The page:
prove that modulus of sin(nx) for n being a natural number.

prove that

modulus of sin(nx)<= n* modulus of sin(x)

for n being a natural number.


2 Answers

Swapnil Saxena
102 Points
10 years ago

Sketch the graphs of both the fucntions ,

n*mod(Sin(x)) is a curve with amplitude n and period 2pi

mod(Sin(nx)) is a curve with amplitude 1 and period 2pi/n


Ashwin Muralidharan IIT Madras
290 Points
10 years ago

Hi Aritra,


We can plot a graph and see that the above inequality is true.

But to actually plot the graph we need to do some mathematical analysis.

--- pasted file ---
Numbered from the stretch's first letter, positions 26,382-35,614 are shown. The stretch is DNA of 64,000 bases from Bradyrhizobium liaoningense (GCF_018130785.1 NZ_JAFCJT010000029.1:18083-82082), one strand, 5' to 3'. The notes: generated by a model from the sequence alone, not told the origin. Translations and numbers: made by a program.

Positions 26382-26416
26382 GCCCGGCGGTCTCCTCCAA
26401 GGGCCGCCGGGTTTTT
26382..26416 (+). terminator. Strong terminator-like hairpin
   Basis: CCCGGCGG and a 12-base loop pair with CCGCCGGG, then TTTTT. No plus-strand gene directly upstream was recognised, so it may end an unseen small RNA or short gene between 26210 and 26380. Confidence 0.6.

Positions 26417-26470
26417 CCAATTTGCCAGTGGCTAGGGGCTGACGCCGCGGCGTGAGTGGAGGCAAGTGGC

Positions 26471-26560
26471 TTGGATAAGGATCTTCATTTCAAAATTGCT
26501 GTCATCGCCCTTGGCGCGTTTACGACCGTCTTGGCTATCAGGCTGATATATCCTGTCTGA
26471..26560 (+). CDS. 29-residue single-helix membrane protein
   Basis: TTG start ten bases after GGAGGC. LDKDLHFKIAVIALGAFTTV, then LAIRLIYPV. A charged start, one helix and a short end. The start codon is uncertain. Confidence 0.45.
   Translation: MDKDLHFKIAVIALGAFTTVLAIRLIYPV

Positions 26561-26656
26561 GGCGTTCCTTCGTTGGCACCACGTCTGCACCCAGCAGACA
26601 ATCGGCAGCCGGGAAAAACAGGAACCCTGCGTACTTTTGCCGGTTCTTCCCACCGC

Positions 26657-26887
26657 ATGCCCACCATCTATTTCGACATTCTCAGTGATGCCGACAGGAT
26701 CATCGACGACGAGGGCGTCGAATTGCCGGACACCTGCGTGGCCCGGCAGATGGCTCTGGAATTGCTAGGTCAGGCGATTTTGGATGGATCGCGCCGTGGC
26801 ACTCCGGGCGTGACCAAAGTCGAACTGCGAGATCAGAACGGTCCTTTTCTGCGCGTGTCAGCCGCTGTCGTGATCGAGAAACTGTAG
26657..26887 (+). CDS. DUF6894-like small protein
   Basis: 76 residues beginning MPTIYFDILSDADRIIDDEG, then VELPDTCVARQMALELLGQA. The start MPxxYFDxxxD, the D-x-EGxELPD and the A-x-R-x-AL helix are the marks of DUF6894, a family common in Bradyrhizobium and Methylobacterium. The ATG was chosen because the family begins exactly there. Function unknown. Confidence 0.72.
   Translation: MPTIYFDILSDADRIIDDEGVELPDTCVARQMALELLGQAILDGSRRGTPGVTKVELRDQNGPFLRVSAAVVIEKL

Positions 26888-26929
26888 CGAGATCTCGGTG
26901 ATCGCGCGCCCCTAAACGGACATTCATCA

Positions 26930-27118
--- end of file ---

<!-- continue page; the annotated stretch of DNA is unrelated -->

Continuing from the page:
We can prove the direct inequality mathematically.

Consider |sin(nx)/sinx| = |sin[(n-1)x+x]/sinx| = |cosx + sin(n-1)xcosx/sinx|

Now write sin(n-1)x as sin[(n-2)x+x] and expand again.

We will have |cos(n-1)x + cosx*cos(n-2)x + cos^2 x*sin(n-2)x/sinx|....

We keep on doing this till we have the summation of n terms within the modulus.


Clearly each term is a trignometric term in the form of either sin/cos, and hence each term is less than 1.

Hence the summation of the n terms will be less than n.

So clearly |sin(nx)/sinx| ≤ |n| = n.


And hence |sin(nx)| ≤ n|sinx|.


Hope this helps.

All the best.



Ashwin (IIT MadraS).

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